A few people have commented on my absence of posts. But most people haven't. It's not that I haven't been blogging because I've lost readership, or anything like that... I've just been really busy overhauling my life.
In the past two months I've gotten a new job, moved to a new (bigger) city, and had my car totaled. So basically, I've changed just about everything I could change, and shed the life of the 18-year old girl that moved to Utah almost nine years ago.
Everything changed when the offer of a new job in Salt Lake City. I applied only because I had a friend who was hired and casually mentioned to his wife that I should apply for a job at the same company. I put it off for over a month, but in a moment of determination to get out of my life's rut, I sent in my resume. Everything moved pretty fast from there. I interviewed, was offered the job, and gave my two weeks to the company I had worked at for three years.
There were lots of tears involved.
I loved working at KMA, and for Kevin, and I really liked what I was doing. Kevin told the guys upstairs that I was an "overachiever" because I was never content just being a secretary. Mostly everyone outside of work that I wasn't an overachiever at all. I felt like I had gone as far as I could go, and still, it was not an easy decision. When I sat down in front of Kevin to tell him I had been offered a new job, I bawled. When I got a text a few days later from him to counter the offer, I cried harder. I talked to my friends. I cried to my mom. My bishop.
And in the end, I made the decision to take the job and try a new adventure outside of Provo.
I'm still wondering what the hell I've done. (Sorry, Mom.) My new job is busy -- I've no time to play on Facebook or plan vacations I can't afford, or do any of the goofing off I did at KMA. And it's quiet. There aren't the shenanigans that would go on at KMA. And it's strict. This is a STRICT 8-5 gig; and sometimes it's 7-8. I can't just take off whenever I want, and long lunches are considered "vacation" if you are billing your hours honestly. I feel trapped and there's nothing creative about my job. My new company is very processed based. There's been a lot to learn.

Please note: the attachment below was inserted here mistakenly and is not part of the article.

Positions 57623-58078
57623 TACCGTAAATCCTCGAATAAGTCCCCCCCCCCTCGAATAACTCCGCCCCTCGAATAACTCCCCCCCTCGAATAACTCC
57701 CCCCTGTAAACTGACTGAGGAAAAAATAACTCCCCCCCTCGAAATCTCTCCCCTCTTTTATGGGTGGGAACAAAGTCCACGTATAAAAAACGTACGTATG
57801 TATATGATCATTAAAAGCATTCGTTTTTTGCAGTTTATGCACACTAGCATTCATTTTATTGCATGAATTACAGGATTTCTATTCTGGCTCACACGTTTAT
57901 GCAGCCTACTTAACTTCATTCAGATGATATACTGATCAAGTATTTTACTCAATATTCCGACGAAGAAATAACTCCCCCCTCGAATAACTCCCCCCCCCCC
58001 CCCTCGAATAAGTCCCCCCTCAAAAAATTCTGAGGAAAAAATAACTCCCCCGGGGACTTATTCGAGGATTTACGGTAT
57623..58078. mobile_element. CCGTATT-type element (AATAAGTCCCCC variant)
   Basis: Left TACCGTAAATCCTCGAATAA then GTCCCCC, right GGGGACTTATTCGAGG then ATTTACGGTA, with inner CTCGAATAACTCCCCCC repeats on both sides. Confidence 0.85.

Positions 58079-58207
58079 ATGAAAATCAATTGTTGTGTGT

My only comfort is that in the intro packet HR sent me, was the little advice that, "If you hate your job, just wait two years and it will be worth it."
I tried the commuting thing for a month and that's how I got my car totaled (see next section). It has been a painful process trying to readjust my sleeping schedule to something a little less co-ed and a little more mature adult. I hate it. And I'm tired all the time. I feel like a drug addict sitting at my desk, nodding off. Besides, the whole point of taking a new job, was so that I could get out of Provo and try my luck in Salt Lake City.
I looked for a new place everywhere... And didn't find anything that I really felt like I could live in. Until I walked into a little unit that just felt right. It felt like home. It was the only place that I could really see myself living in...and it was a little pricier than I wanted. So I tried to give it up, and kept coming back to this place.
I love it.
I love living by myself. I love the location. I have high hopes for the ward... I love that I have generous people in my life that have made it an easy transition by loaning me a queen sized bed, and helping me furnish the place with enough things to make it into a home. I. Love. It. If it turns out that I really can't afford to live like this, I will be devastated if I have to go back to a bunch of roommates.
Please bless that this place does not financially screw me over.
For the record, I do not recommend getting into an accident. Especially on the freeway during morning rush hour traffic. And especially when it is your fourth day of work.
Don't for a second think that I was at fault. The accident could have been so much worse than it was, and I think it was because I was driving: with both hands on the wheel, no radio, my phone set down on the passenger seat, out of reach; in the slow lane (for goodness sake!) that made it so that when the guy decided to merge into my car and send me spinning, I ended up in one of the safest places I could have been, and sustained only body damage to the car. (And a touch of whiplash for my troubles.)
Whenever you see insurance company commercials, they always talk about how good they are about taking care of you, as their client. They never mention how they treat the person on the other end of the deal. In case you were wondering: crappy. They don't care that it was their policy holder's fault that you are now car-less, injured, and taking "vacation" at work in order to have your car valued at less than nothing, when before you were hit it was running just fine (never mind the fact that you might have just dropped $400 on new belts for your engine...). It's all very ridiculous. And I probably would recommend getting a lawyer, just because the insurance companies would probably take you more seriously.
That being said... I probably got more money for my car from the insurance than I would have been able to sell it for. And I got to keep the car (never mind that that scenario brings a whole lot more complications, since Louise was registered in Ohio). And I bought a car from my friends (same friends who got me this job) at a supreme discount with unbeatable payment plan.
So that's my life as of late. Next thing to do: Go through the temple. And now that I have A/C in my car, it's totally doable.